In the RVO cohort, 58 patients had claims for MI, yielding a rate of 0.87 (95% CI, 0.67-1.12) MI events per 100 PYs, and in the control cohort, 125 patients had MIs, yielding a rate of 0.67 (0.56-0.80) MI events per 100 PYs (Figure 2). Although men and patients younger than 65 years with RVO had a 1.6- and 1.9-fold higher risk of MI, respectively, compared with controls, there were no statistically significant differences in MI rates between patients with RVO and controls when they were stratified by sex or age (<65 or ≥65 years) (Figure 2).
After adjustment for risk factors and comorbidity scores, the difference in rates of MI events was not significant between the RVO and control cohorts (adjusted RR, 1.03; 95% CI, 0.75-1.42; P = .85) (Table 2 and Figure 3). Positive predictors of MI among all patients with RVO, using the Cox regression model, included higher CCI score (P < .001), congestive heart failure (P = .02), diabetes mellitus (P = .01), and heart disease (P = .001) (Table 2). The RRs for patients with BRVO (adjusted RR, 1.07; 95% CI, 0.73-1.57; P = .73) and CRVO (0.97; 0.55-1.72; P = .92) were similar to those for all patients with RVO (Table 2 and Figure 3). Positive predictors of MI among patients with BRVO included angina (P = .04), higher CCI score (P < .001), and heart disease (P = .003); positive predictors of MI among patients with CRVO included higher CCI score (P < .001), congestive heart failure (P = .01), and diabetes mellitus (P = .04) (Table 2).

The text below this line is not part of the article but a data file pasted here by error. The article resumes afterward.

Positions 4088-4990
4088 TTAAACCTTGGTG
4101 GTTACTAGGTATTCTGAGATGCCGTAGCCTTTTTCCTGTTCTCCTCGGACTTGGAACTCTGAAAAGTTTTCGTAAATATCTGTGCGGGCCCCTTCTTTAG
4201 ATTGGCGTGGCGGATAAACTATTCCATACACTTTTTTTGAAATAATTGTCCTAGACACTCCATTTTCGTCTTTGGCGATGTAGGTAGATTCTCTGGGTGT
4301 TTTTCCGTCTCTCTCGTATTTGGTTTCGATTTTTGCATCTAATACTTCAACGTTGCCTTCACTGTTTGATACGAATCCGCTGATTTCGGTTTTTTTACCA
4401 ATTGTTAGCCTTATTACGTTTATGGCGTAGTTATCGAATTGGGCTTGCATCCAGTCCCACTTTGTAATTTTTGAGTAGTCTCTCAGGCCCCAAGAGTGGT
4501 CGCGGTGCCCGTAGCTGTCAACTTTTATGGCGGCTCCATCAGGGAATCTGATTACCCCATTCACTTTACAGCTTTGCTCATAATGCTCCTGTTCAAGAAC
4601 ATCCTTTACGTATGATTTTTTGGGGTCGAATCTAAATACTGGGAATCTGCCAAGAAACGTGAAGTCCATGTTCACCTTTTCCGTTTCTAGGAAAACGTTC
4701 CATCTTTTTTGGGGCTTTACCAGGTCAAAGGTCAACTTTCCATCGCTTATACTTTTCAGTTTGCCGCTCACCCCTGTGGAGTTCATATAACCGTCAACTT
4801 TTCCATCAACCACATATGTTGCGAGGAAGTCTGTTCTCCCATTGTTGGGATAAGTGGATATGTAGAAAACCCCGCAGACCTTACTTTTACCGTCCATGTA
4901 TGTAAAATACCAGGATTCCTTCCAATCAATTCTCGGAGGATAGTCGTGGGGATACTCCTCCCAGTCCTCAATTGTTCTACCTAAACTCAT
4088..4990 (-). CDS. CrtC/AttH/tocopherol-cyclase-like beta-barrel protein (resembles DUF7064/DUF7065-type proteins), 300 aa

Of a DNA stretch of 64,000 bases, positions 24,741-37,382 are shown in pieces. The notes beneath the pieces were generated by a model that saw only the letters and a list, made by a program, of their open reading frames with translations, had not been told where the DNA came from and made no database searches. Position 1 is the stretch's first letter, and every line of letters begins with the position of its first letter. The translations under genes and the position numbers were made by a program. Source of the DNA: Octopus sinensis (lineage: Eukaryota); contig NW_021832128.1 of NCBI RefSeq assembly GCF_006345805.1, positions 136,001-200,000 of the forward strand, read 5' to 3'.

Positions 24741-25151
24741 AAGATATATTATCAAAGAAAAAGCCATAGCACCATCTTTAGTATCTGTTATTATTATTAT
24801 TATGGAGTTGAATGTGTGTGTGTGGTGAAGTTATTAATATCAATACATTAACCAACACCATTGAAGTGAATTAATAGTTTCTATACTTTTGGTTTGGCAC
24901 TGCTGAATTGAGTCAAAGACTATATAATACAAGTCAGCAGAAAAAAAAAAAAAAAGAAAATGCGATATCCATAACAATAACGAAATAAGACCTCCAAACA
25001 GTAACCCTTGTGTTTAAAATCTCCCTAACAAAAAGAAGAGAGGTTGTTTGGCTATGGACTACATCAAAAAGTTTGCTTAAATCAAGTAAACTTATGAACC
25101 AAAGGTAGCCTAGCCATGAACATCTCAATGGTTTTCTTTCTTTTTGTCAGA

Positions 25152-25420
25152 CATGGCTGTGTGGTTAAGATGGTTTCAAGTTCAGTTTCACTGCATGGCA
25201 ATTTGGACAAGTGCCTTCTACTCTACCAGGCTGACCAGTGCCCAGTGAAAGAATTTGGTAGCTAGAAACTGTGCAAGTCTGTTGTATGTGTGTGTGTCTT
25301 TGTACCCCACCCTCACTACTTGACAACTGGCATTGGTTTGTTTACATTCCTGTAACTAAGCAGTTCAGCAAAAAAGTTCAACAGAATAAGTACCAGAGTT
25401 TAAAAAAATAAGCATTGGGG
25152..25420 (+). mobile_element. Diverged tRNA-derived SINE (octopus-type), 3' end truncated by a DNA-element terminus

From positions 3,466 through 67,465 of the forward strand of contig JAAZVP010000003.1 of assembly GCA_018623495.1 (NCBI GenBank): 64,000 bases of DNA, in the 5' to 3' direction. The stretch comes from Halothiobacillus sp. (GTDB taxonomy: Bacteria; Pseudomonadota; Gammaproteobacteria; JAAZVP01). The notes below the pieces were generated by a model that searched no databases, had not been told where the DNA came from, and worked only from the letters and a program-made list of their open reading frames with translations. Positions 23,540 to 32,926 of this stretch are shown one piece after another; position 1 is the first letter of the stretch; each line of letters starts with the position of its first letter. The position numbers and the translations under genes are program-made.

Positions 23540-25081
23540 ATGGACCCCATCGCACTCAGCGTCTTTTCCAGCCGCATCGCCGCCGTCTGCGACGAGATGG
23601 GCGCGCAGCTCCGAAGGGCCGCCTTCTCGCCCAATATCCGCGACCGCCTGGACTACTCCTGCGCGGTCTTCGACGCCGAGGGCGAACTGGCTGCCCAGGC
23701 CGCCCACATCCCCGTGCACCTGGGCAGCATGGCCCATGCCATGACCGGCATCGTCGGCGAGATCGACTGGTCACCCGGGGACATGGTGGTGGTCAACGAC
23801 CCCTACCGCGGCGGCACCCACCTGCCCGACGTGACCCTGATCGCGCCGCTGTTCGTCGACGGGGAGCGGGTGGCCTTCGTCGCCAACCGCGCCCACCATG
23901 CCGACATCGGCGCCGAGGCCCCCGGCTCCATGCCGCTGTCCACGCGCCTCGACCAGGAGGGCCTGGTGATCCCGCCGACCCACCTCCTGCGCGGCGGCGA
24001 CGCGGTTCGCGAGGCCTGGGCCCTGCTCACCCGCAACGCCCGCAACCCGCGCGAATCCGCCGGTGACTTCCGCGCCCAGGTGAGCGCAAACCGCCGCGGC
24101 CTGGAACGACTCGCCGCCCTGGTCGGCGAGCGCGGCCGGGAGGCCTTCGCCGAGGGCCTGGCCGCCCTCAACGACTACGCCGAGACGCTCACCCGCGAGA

In the RVO cohort, 78 patients had claims for CVA, yielding a rate of 1.16 (95% CI, 0.93-1.45) CVA events per 100 PYs, and in the control cohort, 96 patients had claims for CVA, yielding a rate of 0.52 (0.42-0.63) CVA events per 100 PYs (Figure 4). Rates of CVA were significantly higher in patients with RVO than in controls regardless of sex or age (<65 or ≥65 years) (Figure 4).
After adjustment for risk factors, the rate of CVA events in the RVO cohort was almost double that in the control cohort (adjusted RR, 1.72; 95% CI, 1.27-2.34; P = .001) (Table 3 and Figure 5). Positive predictors of CVA among all patients with RVO, using the Cox regression model, included angina (P = .003), higher CCI score (P < .001), hypertension (P = .01), and other cerebrovascular diseases, including transient ischemic attack (P = .004) (Table 3). The RRs were similar when patients with RVO were stratified by BRVO (adjusted RR, 1.79; 95% CI, 1.18-2.72; P = .01) and CRVO (1.57; 0.99-2.49; P = .06) (Figure 5). Positive predictors of CVA in patients with BRVO included higher CCI score (P < .001), hyperlipidemia (P = .003), and hypertension (P = .05); positive predictors of CVA in patients with CRVO included angina (P = .03), and higher CCI score and other cerebrovascular diseases (P < .001 for each) (Table 3).